August 31, 2013

LePage pledges to help Sudanese refugees

The governor also criticizes legislators for not doing more to help Mainers who are working toward a better life.

By Randy Billings rbillings@pressherald.com
Staff Writer

(Continued from page 1)

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Gov. Paul LePage speaks to members of the Sudanese community at Trinity Episcopal Church in Portland on Friday.

John Patriquin / Staff Photographer

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Gov. Paul LePage takes a question from Alfred Jacob as he visits members of the Sudanese community at Trinity Episcopal Church in Portland on Friday.

John Patriquin / Staff Photographer

"We have doctors, lawyers and engineers -- unfortunately, they're cleaning houses and housekeeping in hotels," Rwaganje said.

Small-business owners asked for help in securing capital to start and expand businesses. LePage stopped at the African markets on Forest Avenue and Congress Street before the town hall meeting.

"We can solve the employment issue. We can solve the language barrier. Those are easy," LePage said. "We just need to do it."

The Sudanese residents also asked the governor to help fund a new community center so children can have a place to spend their time, other than the streets. Single mothers said the center should provide day care so women can pursue an education, work or start their own businesses.

LePage said he would try to find funding for a center.

"We will work on that with the city of Portland and the Maine State Housing Authority," he said, later adding, "All the money I spend comes from the Legislature. I can't promise something I don't have in my pocket."

Housing was also raised as an issue.

LePage toured three apartments on Kennedy Street and one on Spring Brook Way before the meeting, a spokesman said. He told the audience that he would convene a meeting with the Maine State Housing Authority to discuss the "deplorable" living conditions in at least one of the subsidized units. "We saw deferred maintenance that is just unacceptable," he said.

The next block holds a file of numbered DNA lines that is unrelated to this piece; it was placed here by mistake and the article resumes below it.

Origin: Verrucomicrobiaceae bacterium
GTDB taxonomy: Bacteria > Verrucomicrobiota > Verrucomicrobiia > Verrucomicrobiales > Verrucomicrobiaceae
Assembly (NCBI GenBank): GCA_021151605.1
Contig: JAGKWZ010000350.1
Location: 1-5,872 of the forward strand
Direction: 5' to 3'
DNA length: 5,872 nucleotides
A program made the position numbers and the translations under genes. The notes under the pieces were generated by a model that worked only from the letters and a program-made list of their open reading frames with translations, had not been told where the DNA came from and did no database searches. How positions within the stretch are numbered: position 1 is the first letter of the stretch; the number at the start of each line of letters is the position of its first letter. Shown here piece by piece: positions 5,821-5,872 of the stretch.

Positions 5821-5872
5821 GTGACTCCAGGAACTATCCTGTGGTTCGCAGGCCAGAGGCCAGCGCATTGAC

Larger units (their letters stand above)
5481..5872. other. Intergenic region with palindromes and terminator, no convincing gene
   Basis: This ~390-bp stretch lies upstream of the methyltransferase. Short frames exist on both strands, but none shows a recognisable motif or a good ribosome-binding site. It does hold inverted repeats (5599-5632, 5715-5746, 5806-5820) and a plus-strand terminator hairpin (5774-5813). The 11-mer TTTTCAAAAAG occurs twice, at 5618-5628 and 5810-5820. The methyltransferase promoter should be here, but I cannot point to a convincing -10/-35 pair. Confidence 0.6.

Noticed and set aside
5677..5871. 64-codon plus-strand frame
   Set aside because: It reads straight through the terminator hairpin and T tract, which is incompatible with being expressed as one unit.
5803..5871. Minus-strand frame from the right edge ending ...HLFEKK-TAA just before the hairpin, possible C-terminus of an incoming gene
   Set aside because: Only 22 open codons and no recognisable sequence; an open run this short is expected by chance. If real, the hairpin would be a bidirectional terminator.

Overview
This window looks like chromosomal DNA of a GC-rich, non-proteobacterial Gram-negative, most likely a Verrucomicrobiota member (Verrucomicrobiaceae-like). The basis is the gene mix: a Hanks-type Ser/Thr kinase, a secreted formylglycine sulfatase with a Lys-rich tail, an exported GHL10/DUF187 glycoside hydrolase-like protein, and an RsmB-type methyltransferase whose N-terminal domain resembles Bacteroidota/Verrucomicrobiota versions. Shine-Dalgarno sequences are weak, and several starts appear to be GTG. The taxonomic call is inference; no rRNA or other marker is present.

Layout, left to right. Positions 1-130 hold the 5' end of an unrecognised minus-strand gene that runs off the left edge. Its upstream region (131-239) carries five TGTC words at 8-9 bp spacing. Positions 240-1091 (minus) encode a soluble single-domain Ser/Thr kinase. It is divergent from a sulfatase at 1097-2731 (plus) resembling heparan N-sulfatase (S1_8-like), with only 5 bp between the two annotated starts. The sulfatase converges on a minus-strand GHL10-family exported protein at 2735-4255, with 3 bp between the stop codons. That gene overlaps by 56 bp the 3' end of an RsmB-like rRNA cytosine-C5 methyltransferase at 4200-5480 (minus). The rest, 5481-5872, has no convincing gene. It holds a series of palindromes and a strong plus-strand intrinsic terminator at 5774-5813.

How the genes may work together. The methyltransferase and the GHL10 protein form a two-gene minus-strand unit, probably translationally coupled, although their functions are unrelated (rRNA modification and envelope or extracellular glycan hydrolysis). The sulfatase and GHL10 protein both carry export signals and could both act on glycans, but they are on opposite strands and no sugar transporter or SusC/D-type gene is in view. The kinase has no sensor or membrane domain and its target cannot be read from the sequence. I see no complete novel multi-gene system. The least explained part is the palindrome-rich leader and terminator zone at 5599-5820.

Margaret Laam, a single mother, said she struggles to take care of her 7-year-old while going to school and working seven days a week.

As her income increased, so did her rent. Now that she earns $30,000 a year, Laam said, she is no longer eligible for food stamps or MaineCare. "All of my money is going out the window."

LePage said it is "insane" for rent in subsidized housing units to increase as income goes up. He also said he has been working for three years to reform food assistance and subsidized housing programs to help people who are trying to get ahead.

Mark Adelson, executive director of the Portland Housing Authority, which manages the Kennedy Park and Riverton units, said it was "unfortunate" that the governor didn't let the authority know about the visit and arrange a meeting to talk about the housing issues.

Adelson said Kennedy Park was inspected in July by the U.S. Department of Housing and Urban Development. "We got a very high score so I'm not quite sure what the governor was referring to," he said.

Federal law requires residents to pay 30 percent of their income toward rent to qualify for subsidized housing or rental assistance, he said. A tenant's share of the cost goes up as his or her income goes up.

"I think (LePage) needs a clearer understanding about how it works," Adelson said. "If he had called and gave us some notice that he was coming, we would have been happy to review with him all of our programs."

Randy Billings can be contacted at 791-6346 or at:


Twitter: @randybillings

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